All at the same time abroad, BLADE RUNNER and its Cyberpunk influence reached into the hearts, minds, and imaginations, of anime and manga’s best writers, artists, and directors in Japan. This was evident in such notable productions such as 1988′s AKIRA, and BUBBLEGUM CRISIS (in which the band of one of the main characters, Priss Asagiri (Priss being a name of one of the female replicants), leads a rock band known as ..heheh..the Replicants). The influence continued on with a few of manga creator legend Masamune Shirow’s works: Dominion Tank Police, Appleseed, Black Magic Mario 66, and the ever popular Ghost In The Shell saga..all into the 90s onward. Even smaller effects, such as in the much beloved retro style scifi classic anime Cowboy Bebop, there are cyberpunk elements throughout the show’s adventures and even feature a character in episode 7 “Heavy Metal Queen” named Deckard (though his looks are modeled after Woody Allen…*scratches head why*)
[Bubblegum Crisis and Ghost In The Shell; Anime and Manga's scifi legacies given the boost by Blade Runner and the then-renewed advent of Cyberpunk.]
Regardless, BLADE RUNNER and its contributions to Scifi/Cyberpunk, pop and movie culture are immense in their variety and style. Simply put, Ridley and Philip hit on a big trend in taking us to a wondrous world where all kinds of possibilities exist with technology. BUT, a certain level of order and responsibility, not to mention ethics, are needed in handling it.
Commentary with Henry Barajas:
I started reading Phil K Dick’s novels because of the film. I saw it when I was a kid and I remember feeling fearful for the future. The movies that were screening at the same time were ET and Star Trek, both not nearly as bleak.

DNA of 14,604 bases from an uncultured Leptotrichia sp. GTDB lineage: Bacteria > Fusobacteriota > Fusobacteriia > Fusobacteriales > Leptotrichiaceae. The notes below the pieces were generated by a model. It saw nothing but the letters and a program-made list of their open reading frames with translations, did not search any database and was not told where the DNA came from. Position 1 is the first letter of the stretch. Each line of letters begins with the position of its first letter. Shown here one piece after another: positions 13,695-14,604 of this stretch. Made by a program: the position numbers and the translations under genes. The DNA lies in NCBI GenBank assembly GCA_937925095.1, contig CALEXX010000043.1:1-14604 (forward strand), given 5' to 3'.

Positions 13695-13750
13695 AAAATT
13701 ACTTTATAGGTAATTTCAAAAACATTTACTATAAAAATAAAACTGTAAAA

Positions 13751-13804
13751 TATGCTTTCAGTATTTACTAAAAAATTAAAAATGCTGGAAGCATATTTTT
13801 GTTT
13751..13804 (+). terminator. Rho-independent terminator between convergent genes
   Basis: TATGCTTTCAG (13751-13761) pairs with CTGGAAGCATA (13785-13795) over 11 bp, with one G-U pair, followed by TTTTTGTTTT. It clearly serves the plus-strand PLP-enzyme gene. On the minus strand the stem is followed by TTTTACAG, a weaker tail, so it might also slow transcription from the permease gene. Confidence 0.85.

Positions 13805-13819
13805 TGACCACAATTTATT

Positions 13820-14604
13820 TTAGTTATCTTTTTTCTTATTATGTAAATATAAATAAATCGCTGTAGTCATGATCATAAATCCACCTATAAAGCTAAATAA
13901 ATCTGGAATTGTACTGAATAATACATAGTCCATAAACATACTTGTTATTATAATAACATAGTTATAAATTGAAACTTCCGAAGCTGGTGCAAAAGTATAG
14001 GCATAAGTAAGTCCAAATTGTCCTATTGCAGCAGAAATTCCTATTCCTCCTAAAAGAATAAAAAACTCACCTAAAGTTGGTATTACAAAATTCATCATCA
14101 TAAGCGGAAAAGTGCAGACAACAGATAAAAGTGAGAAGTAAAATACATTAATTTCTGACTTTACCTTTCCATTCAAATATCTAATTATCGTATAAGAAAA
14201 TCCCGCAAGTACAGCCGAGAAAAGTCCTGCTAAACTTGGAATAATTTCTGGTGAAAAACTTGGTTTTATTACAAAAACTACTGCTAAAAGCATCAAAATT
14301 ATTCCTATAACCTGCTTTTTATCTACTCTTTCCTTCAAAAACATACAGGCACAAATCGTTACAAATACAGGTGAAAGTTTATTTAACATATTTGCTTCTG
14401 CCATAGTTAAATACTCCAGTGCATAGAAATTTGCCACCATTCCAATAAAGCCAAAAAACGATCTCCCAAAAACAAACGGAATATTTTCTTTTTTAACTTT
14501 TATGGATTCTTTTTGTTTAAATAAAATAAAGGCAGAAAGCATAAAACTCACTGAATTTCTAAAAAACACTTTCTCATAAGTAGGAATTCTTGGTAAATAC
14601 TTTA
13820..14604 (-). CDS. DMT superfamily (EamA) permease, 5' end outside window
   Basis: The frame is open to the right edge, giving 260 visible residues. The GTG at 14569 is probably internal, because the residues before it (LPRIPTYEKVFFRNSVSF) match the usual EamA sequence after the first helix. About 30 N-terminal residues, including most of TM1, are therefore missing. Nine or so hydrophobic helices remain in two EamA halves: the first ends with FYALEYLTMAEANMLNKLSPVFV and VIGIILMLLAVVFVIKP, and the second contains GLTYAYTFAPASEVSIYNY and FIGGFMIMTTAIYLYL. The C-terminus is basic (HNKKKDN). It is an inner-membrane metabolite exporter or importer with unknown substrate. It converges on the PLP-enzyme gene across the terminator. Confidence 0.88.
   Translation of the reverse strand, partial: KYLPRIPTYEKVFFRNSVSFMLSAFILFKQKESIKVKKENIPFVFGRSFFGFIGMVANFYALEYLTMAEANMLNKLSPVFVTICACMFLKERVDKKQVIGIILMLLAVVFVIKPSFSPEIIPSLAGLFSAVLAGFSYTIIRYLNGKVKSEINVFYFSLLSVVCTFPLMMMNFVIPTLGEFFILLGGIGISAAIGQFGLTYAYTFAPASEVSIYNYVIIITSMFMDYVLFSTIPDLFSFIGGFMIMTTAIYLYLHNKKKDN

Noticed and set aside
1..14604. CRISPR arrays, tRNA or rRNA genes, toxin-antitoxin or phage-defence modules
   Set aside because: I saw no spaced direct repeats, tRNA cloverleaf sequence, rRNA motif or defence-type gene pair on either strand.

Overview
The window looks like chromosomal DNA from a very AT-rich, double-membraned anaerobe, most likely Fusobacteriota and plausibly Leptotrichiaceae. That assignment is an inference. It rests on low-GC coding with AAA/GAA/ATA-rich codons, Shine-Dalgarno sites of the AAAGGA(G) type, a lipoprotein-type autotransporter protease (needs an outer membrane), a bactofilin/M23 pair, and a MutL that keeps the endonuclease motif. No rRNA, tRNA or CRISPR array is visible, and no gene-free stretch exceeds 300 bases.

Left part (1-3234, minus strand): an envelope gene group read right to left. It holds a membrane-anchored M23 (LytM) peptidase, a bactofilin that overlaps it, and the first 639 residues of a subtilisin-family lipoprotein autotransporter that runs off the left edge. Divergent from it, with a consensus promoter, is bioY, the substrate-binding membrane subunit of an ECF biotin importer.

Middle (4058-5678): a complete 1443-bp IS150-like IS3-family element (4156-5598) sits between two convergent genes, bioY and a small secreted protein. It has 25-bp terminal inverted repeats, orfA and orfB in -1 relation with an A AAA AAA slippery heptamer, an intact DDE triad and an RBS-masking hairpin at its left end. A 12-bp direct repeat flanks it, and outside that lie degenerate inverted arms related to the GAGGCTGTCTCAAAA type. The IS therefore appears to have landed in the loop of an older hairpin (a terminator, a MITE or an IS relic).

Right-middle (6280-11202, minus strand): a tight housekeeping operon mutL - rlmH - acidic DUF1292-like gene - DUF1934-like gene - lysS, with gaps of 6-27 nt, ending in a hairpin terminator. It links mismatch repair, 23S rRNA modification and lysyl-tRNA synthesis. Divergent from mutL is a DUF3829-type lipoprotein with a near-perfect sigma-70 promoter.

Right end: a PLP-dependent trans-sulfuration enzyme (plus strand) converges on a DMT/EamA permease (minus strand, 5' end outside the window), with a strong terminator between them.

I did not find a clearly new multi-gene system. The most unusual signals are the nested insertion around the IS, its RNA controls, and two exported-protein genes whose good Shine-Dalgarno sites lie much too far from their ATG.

BLADE RUNNER changed film the same way Frank Miller’s The Dark Knight Returns did for comic books. There hasn’t been a movie like BLADE RUNNER, because of it’s unique style that can’t be repeated. It’s the best cyber noir films ever.
[Ahhhh...those insane billboards! LOVE THEM!!]
Commentary with Mike Moran:
I can’t quite place the first time I saw Blade Runner. I am 35 now so I was only about 5 when it came out. I think I saw it when I was 6 or 7 for the first time. I was already a huge fan of Star Wars. So what I remember was another great looking sci-fi film that had Han Solo in it. I would watch it anytime it was on TV since the visuals were so strong. At that age though the story was “slow” to me. Fast forward a few years and when I was about 13-14 I must have finally “gotten” it. At that point I really enjoyed the film and tried to gobble it up both visually and emotionally. I think when the “Directors Cut” came out in 1993 is when I really fell in love with it. That version to me blew away the theatrical. The narration cut and the unicorn dream really change the film to have much more meaning.
I feel that in 1982 when Blade Runner was released it set an entire template for various genre looks but especially what would be come to be known as Cyber Punk. Its pretty far reaching. When it shows up in Japanese Video Games like SNATCHER then you know it has a strong influence. Not to mention all of the film makers that were inspired after seeing it. Visually it is still very stunning and bests most modern films. Now films can sometimes be described as like Blade Runner. Pretty good for a film that was at release considered a failure. I find the more you revisit the film the more you appreciate it. From visuals to the fantastic soundtrack it holds up. The 30th Anniversary Blu Ray is right around the corner and I will have a copy in hand on it’s release.